Grassley requests immigration history of New York bombing suspect

Grassley requests immigration history of New York bombing suspect
© Greg Nash

Sen. Chuck GrassleyCharles (Chuck) Ernest GrassleySenators push to clear backlog in testing rape kits Controversial Trump judicial nominee withdraws The Hill's Morning Report — Trump’s walk-back fails to stem outrage on Putin meeting MORE (R-Iowa) is asking the Trump administration to provide details on the immigration history of the man accused of carrying out a would-be suicide bombing in a New York City subway passage on Monday.

In a letter to Homeland Security Secretary Kirstjen NielsenKirstjen Michele NielsenSomalis in US to keep protected status Hillicon Valley: Officials pressed on Russian interference at security forum | FCC accuses Sinclair of deception | Microsoft reveals Russia tried to hack three 2018 candidates | Trump backs Google in fight with EU | Comcast gives up on Fox bid Maxine Waters defenders gather to counter far-right protest that doesn’t happen: report MORE and Secretary of State Rex TillersonRex Wayne TillersonUS steps up its game in Africa, a continent open for business Matt Drudge shares mock ‘Survivor’ cover suggesting more White House officials will leave this summer 'Daily Show' trolls Trump over Pruitt's resignation MORE, Grassley questioned the process by which Akayed Ullah, 27, was able to enter the U.S., pointing to media reports that he had emigrated to the U.S. from Bangladesh in 2011 on a visa for relatives of American citizens.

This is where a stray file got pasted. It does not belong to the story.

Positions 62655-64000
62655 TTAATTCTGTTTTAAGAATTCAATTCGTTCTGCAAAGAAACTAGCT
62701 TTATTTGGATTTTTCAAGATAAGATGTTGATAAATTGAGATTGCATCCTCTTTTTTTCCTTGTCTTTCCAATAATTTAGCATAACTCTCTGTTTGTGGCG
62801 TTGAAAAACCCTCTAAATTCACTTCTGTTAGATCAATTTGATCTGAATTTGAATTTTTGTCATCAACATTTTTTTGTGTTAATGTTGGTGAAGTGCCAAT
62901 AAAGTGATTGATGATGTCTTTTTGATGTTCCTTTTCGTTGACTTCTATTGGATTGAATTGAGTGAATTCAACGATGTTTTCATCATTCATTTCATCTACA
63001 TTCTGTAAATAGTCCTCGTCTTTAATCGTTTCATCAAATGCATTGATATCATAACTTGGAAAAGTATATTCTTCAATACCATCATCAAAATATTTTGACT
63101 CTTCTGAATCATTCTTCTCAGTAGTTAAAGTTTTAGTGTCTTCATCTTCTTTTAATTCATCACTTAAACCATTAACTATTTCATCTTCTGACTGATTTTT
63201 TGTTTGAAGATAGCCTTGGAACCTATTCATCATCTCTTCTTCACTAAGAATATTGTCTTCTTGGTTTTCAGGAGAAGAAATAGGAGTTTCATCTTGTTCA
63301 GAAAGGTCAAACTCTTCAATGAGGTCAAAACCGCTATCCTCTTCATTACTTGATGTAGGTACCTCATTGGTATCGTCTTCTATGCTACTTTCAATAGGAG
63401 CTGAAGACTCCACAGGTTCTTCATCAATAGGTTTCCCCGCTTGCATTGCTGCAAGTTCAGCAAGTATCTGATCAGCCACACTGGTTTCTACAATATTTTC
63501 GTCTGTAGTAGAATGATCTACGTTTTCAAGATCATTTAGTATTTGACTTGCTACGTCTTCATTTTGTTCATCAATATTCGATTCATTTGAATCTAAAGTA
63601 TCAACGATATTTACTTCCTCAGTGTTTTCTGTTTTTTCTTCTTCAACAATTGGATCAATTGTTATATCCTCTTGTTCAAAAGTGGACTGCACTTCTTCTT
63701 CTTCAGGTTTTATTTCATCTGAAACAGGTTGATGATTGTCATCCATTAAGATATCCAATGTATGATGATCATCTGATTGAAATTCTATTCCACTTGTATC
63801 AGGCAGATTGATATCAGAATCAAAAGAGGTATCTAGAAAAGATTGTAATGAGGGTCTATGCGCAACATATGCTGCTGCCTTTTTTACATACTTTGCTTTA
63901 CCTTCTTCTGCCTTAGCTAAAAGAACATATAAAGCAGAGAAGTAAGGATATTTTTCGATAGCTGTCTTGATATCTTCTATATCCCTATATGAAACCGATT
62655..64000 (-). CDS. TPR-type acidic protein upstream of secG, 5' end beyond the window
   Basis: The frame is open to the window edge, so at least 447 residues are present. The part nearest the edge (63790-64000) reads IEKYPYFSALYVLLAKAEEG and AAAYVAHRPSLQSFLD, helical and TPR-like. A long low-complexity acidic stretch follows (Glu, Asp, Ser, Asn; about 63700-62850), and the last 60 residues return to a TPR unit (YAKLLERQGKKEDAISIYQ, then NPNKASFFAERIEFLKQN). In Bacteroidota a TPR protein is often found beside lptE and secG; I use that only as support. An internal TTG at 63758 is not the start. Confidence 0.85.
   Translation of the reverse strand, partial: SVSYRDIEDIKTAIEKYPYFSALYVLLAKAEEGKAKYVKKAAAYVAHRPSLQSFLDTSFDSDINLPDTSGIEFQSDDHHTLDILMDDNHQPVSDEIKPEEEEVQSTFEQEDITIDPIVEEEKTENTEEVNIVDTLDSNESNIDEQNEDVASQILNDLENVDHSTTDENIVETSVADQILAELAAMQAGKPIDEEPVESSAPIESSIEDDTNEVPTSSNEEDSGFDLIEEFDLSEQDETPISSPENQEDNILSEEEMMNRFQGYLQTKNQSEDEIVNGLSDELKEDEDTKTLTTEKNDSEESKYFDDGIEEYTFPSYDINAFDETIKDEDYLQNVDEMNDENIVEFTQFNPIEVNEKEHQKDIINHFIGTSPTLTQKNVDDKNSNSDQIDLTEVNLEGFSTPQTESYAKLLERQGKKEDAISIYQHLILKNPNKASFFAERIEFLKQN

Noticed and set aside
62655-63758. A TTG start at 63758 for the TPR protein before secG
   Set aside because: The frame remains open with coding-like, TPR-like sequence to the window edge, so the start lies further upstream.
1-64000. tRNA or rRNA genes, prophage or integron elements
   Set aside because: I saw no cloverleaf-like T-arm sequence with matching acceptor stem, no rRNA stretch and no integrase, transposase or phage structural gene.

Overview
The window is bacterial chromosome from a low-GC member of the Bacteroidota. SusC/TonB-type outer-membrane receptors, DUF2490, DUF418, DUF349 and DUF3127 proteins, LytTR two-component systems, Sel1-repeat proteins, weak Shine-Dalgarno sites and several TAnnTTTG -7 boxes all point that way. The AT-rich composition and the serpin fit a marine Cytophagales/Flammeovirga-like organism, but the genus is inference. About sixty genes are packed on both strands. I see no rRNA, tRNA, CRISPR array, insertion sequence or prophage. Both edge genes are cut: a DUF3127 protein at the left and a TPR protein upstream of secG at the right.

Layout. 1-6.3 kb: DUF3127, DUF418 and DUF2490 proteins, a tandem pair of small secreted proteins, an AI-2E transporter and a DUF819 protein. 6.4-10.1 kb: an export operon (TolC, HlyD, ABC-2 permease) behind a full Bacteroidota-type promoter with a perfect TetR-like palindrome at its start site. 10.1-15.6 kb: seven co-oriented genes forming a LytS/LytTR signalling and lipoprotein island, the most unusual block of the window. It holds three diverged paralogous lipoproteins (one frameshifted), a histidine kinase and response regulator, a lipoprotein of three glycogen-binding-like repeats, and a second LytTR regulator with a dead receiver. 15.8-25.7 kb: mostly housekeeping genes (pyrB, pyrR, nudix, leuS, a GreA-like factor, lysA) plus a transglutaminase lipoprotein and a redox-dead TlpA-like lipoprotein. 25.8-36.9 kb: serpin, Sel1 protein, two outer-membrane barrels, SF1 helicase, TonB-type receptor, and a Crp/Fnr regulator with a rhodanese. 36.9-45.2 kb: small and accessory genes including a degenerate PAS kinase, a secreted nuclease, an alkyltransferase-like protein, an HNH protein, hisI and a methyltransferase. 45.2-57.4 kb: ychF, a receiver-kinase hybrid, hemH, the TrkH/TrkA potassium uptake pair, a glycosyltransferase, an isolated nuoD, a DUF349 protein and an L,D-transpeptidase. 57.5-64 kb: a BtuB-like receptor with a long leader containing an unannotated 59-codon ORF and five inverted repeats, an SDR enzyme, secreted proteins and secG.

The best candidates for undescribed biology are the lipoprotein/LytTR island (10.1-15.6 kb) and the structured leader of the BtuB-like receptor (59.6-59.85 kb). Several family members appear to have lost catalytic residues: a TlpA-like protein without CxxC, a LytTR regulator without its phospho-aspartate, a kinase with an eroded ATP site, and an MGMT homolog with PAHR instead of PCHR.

The suspect's uncle was reportedly a U.S. citizen, who petitioned for Ullah's mother to receive a visa to come to the country. Ullah himself was then granted permission to come to the U.S. 

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"If these sources are correct, this further highlights the need to consider whether our country is best served by a family, non-skills based legal immigration system," Grassley, the chairman of the Senate Judiciary Committee, wrote to the Trump officials.

In questions to Nielsen, Grassley requested information on whether Ullah had prior criminal convictions and whether he was on any terrorism watch lists. 

Grassley separately asked Tillerson whether Ullah had applied for or had ever been denied a visa, and requested a timeline of any of Ullah's applications or petitions for visas. 

Ullah was arrested on Monday after he detonated a crude pipe bomb in a tunnel connecting the Times Square subway station and the Port Authority bus terminal. He was badly injured in the explosion, and three other people sustained only mild injuries. No one was killed in the incident.

Ullah said that he had carried out the attack in retaliation for U.S. airstrikes on Islamic State in Iraq and Syria (ISIS) targets in Syria and elsewhere, and said that he chose the subway passageway because of its Christmas-themed posters.

Many Republicans including Grassley have sought to curb so-called chain migration, in which U.S. citizens and permanent residents can sponsor family members in other countries for green cards.

President TrumpDonald John TrumpNFL freezes policy barring players from protesting during anthem McConnell spokesman on Putin visit: 'There is no invitation from Congress' Petition urges University of Virginia not to hire Marc Short MORE on Tuesday demanded that Congress end the immigration preferences for family members of permanent U.S. residents, pointing to Monday's attempted bombing and a separate attack last month in New York in making the case for his immigration agenda.